Resolutions passed by the UN General Assembly in the 1950s and 1970s tended to link Palestine with other colonized nations. For example, Resolution 3070 of 1973 declared that the United Nations General Assembly “condemns all governments which do not recognize the right to self-determination and independence of peoples, particularly the peoples of Africa still under colonial rule and the Palestinian people.”
Likewise, the case of Palestine was presented as a close relative of the case of apartheid in South Africa. For example, Resolution 2787 of 1971 states that the General Assembly “affirms the legitimacy of the people’s struggle for self-determination and liberation from colonial and foreign domination and alien oppression, particularly in southern Africa and particularly of the peoples of Zimbabwe and Namibia.”, Angola , Mozambique and Guinea [Bissau]and the Palestinian people by all available means in accordance with the Charter of the United Nations.”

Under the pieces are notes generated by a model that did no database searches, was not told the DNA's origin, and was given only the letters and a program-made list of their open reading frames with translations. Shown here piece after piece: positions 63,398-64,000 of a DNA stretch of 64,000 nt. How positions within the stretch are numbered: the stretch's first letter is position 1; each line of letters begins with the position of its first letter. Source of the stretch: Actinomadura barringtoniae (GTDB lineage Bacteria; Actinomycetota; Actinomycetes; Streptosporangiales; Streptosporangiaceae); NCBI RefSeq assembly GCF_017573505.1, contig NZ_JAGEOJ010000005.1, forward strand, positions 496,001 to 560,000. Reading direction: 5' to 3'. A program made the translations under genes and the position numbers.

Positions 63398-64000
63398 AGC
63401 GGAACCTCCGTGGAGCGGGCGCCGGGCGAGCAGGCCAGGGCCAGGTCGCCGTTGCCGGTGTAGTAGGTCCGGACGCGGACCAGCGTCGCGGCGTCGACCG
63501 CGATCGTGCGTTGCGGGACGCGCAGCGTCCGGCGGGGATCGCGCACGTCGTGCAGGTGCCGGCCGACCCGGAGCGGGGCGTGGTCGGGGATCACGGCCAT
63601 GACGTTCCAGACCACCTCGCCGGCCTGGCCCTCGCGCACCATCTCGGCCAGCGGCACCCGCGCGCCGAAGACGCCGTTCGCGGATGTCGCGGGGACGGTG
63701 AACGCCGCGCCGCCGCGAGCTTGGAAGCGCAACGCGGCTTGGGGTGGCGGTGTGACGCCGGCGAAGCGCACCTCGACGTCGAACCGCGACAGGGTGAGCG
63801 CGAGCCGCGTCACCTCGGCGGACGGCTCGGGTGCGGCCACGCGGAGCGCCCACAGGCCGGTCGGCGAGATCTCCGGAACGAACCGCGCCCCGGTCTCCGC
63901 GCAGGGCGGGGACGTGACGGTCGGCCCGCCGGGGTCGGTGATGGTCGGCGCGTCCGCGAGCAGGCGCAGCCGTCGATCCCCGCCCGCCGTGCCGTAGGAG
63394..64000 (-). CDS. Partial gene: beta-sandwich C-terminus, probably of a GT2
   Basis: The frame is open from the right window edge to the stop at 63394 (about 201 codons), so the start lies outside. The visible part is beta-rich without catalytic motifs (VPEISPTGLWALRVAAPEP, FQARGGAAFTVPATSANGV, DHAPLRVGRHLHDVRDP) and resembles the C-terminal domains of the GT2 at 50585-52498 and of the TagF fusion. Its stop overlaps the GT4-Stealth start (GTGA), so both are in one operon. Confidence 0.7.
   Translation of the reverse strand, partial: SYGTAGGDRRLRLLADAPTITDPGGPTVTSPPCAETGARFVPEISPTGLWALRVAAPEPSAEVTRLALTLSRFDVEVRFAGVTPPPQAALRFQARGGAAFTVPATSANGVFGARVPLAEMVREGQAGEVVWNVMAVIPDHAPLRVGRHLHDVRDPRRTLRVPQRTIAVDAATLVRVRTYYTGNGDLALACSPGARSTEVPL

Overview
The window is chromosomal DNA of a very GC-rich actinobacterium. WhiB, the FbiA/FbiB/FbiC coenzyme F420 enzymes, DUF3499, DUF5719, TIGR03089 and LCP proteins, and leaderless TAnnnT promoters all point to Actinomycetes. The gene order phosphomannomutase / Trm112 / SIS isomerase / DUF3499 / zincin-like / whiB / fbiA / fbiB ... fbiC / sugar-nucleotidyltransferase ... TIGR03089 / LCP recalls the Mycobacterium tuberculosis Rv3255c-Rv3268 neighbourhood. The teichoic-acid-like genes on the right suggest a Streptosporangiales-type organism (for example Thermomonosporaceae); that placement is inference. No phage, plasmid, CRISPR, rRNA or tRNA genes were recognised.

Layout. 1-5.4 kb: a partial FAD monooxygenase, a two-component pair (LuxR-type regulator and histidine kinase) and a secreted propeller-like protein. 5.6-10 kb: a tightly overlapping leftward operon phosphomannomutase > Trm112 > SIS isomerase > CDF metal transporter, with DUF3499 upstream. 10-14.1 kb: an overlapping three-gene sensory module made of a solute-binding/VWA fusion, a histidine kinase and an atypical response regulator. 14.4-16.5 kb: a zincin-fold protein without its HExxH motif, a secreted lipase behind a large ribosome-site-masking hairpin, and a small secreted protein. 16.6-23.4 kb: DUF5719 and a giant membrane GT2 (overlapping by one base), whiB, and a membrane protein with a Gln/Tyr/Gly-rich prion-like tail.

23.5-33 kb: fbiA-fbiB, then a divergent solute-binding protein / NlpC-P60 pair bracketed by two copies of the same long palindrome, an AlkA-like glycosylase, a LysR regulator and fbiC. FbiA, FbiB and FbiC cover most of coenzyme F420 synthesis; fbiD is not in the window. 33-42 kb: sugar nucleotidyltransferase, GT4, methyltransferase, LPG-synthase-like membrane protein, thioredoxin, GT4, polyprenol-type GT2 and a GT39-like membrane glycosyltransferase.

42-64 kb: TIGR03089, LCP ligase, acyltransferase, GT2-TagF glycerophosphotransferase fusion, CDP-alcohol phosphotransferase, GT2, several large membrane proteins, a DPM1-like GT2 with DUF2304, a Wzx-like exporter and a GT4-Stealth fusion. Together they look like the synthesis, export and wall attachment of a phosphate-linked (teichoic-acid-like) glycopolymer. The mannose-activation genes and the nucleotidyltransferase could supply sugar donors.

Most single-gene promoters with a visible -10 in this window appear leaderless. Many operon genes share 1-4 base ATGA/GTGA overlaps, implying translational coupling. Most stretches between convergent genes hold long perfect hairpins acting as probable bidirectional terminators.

After the 1967 war, Israel’s occupation of the West Bank, East Jerusalem, the Gaza Strip, the Sinai Peninsula and the Golan Heights led to UN Security Council Resolution 242, which stressed in the preamble “the inadmissibility of the acquisition of territory by war” and called for it “Withdrawal of Israeli forces from territories occupied in recent conflict”.
However, the deliberate ambiguity of the resolutions in the English version of the text when they speak of “occupied territories” has been used by Israel to justify its occupation and annexation for over half a century. It also paved the way for Israel to begin building settlements – something Francesca Albanese, the UN special rapporteur on the situation of human rights in the Palestinian territories, defined as “colonization” of the West Bank in her report A/77/356.
With the signing of the Oslo Accords in 1993, which was presented to the international body as a “peace agreement” that put an end to the “Palestinian-Israeli conflict,” the context of colonization and occupation was pushed aside. Of course it didn’t do anything like that.